Understanding the Idiom: "put someone out of their misery" - Meaning, Origins, and Usage

Idiom language: English
  • euthanise (UK) / euthanize (US)

When faced with a difficult situation, people often turn to idioms to express themselves. One such idiom is “put someone out of their misery”, which is commonly used in English-speaking countries. This phrase can be interpreted in different ways depending on the context, but it generally refers to ending someone’s suffering or discomfort.

The idiom has a figurative meaning that goes beyond its literal interpretation. It can be used to describe situations where someone is struggling with a problem or facing an uncomfortable situation, and they need help to overcome it. In some cases, the phrase may refer to euthanasia or mercy killing, where a person who is terminally ill is allowed to die peacefully.

Origins and Historical Context of the Idiom “put someone out of their misery”

The English language is full of idioms that have been passed down through generations. These expressions are often used to convey a message or meaning that might not be immediately clear from the words themselves. One such idiom is “put someone out of their misery.” This phrase is commonly used to describe an act of mercy, where someone is relieved from suffering or pain.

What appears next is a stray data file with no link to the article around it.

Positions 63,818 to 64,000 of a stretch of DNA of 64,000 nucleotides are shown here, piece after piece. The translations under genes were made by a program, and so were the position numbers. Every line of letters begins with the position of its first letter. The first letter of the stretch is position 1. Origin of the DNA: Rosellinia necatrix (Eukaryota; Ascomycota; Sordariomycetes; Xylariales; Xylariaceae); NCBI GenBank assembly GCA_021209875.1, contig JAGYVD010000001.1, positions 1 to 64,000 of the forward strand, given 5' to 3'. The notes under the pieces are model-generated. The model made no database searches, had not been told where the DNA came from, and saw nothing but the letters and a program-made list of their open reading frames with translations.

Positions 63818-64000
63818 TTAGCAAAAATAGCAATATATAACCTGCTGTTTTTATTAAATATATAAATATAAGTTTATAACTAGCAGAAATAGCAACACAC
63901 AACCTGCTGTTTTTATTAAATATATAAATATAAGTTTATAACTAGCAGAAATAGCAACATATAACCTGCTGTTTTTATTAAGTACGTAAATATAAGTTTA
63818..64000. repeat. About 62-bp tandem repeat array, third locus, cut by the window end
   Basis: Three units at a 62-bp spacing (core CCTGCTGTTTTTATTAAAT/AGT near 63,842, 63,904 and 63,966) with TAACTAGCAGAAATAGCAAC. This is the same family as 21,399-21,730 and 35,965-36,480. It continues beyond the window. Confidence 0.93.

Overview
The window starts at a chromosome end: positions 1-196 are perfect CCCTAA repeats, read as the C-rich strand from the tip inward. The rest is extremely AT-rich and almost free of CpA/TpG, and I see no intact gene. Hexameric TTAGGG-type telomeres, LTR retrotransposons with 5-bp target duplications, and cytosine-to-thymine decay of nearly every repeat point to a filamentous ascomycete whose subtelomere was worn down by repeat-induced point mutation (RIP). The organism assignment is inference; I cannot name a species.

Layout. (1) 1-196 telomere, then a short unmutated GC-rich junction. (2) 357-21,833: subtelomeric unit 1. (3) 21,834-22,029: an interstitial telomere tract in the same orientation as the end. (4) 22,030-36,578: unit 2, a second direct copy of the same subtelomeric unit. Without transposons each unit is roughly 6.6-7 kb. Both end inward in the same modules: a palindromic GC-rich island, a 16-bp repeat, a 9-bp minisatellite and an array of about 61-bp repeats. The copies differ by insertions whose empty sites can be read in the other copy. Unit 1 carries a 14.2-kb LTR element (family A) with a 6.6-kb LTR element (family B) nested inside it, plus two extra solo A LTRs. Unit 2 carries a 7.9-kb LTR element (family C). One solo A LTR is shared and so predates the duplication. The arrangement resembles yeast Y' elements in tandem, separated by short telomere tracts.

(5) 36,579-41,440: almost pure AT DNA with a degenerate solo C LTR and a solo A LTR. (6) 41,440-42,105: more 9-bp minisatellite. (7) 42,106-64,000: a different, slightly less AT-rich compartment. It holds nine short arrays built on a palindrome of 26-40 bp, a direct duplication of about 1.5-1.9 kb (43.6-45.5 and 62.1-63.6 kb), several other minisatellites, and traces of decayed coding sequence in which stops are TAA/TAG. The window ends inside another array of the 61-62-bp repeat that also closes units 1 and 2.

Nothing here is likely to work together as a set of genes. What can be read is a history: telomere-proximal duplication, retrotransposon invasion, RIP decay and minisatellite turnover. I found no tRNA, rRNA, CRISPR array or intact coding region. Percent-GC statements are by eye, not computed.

The origins of this idiom can be traced back to ancient times when people believed in the power of death as a release from suffering. In many cultures, it was considered an act of kindness to help someone who was terminally ill or severely injured to die peacefully and without further pain. This idea has carried over into modern times, where euthanasia and assisted suicide are still controversial topics.

In the 19th century, the phrase “put out of one’s misery” began appearing in literature as a way to describe mercy killings. It was often used in stories about soldiers who were mortally wounded on the battlefield and begged their comrades for a quick death rather than enduring prolonged agony. The phrase gained popularity during World War I when soldiers faced horrific injuries that left them in excruciating pain.

Today, “putting someone out of their misery” is generally used figuratively rather than literally. It can refer to any situation where someone is experiencing extreme discomfort or distress and needs relief. For example, if you have been waiting for hours at the DMV and finally get called up to the counter, you might say that being served put you out of your misery.